The subject was placed on the market in November 2016 and went under contract on December 10, 2016. The listing broker reported that there were six written offers, with one over list price, and two at the same price of the accepted offer.

I'm thinking, what the hell?

1031 Exchange money probably. There's still a lot of cash out there chasing deals like this. A multi-tenant retail strip center with almost all national tenants is a very saleable property on the national market. I'm guessing it's somewhere around a 7% cap rate, maybe less. These type of investors don't seem to care much if the rents are above-market. They figure national tenants will just keep renewing and exercising above-market renewal options.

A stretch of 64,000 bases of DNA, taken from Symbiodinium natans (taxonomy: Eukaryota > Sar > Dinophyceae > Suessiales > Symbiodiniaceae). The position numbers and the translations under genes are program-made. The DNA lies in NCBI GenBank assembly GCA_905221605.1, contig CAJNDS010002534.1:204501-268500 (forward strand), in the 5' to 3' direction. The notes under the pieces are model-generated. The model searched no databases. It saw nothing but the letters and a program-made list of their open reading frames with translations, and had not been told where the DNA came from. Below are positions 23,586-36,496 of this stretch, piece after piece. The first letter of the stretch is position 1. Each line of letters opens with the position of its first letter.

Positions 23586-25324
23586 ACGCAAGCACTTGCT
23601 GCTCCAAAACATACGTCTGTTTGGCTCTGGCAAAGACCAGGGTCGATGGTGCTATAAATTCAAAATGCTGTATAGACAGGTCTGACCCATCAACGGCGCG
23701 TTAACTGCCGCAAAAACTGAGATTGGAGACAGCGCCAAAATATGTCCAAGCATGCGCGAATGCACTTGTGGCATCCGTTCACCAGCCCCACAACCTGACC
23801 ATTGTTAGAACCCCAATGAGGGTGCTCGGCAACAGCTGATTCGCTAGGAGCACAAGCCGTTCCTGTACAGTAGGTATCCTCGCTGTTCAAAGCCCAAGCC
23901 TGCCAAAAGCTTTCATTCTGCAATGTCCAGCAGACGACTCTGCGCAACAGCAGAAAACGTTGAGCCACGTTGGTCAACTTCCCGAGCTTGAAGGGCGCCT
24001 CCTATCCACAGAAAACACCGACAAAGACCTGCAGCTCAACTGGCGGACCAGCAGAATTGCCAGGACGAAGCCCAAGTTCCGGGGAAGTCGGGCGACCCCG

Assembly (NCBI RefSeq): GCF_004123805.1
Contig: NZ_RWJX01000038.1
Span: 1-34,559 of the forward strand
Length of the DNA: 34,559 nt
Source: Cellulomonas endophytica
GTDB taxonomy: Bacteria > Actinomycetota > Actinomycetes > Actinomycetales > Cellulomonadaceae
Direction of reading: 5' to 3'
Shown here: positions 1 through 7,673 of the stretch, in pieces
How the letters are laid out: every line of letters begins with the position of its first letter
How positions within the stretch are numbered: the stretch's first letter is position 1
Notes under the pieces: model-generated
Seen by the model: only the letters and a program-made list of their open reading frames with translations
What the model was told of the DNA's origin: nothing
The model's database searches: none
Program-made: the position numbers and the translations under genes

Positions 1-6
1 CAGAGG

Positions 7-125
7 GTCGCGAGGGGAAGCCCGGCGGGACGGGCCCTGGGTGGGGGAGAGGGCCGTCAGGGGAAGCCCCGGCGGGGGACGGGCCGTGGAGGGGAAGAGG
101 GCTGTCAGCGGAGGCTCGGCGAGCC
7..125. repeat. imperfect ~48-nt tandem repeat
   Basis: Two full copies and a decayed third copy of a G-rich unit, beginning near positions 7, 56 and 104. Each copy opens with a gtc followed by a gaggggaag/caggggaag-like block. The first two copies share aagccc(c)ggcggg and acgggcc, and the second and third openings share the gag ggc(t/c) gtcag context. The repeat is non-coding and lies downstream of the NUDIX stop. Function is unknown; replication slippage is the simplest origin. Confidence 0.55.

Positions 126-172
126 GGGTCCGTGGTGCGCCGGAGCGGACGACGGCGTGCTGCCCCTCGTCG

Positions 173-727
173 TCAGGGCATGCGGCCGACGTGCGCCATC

CANative

Elite Member
Joined
Jun 18, 2003
Professional Status
Retired Appraiser
State
California
Seems like the tenants are happy where they are and don't want to move away from the area where their business is coming from even if they pay more on the rent. Maybe rent isn't that big a deal to them.

FWIW.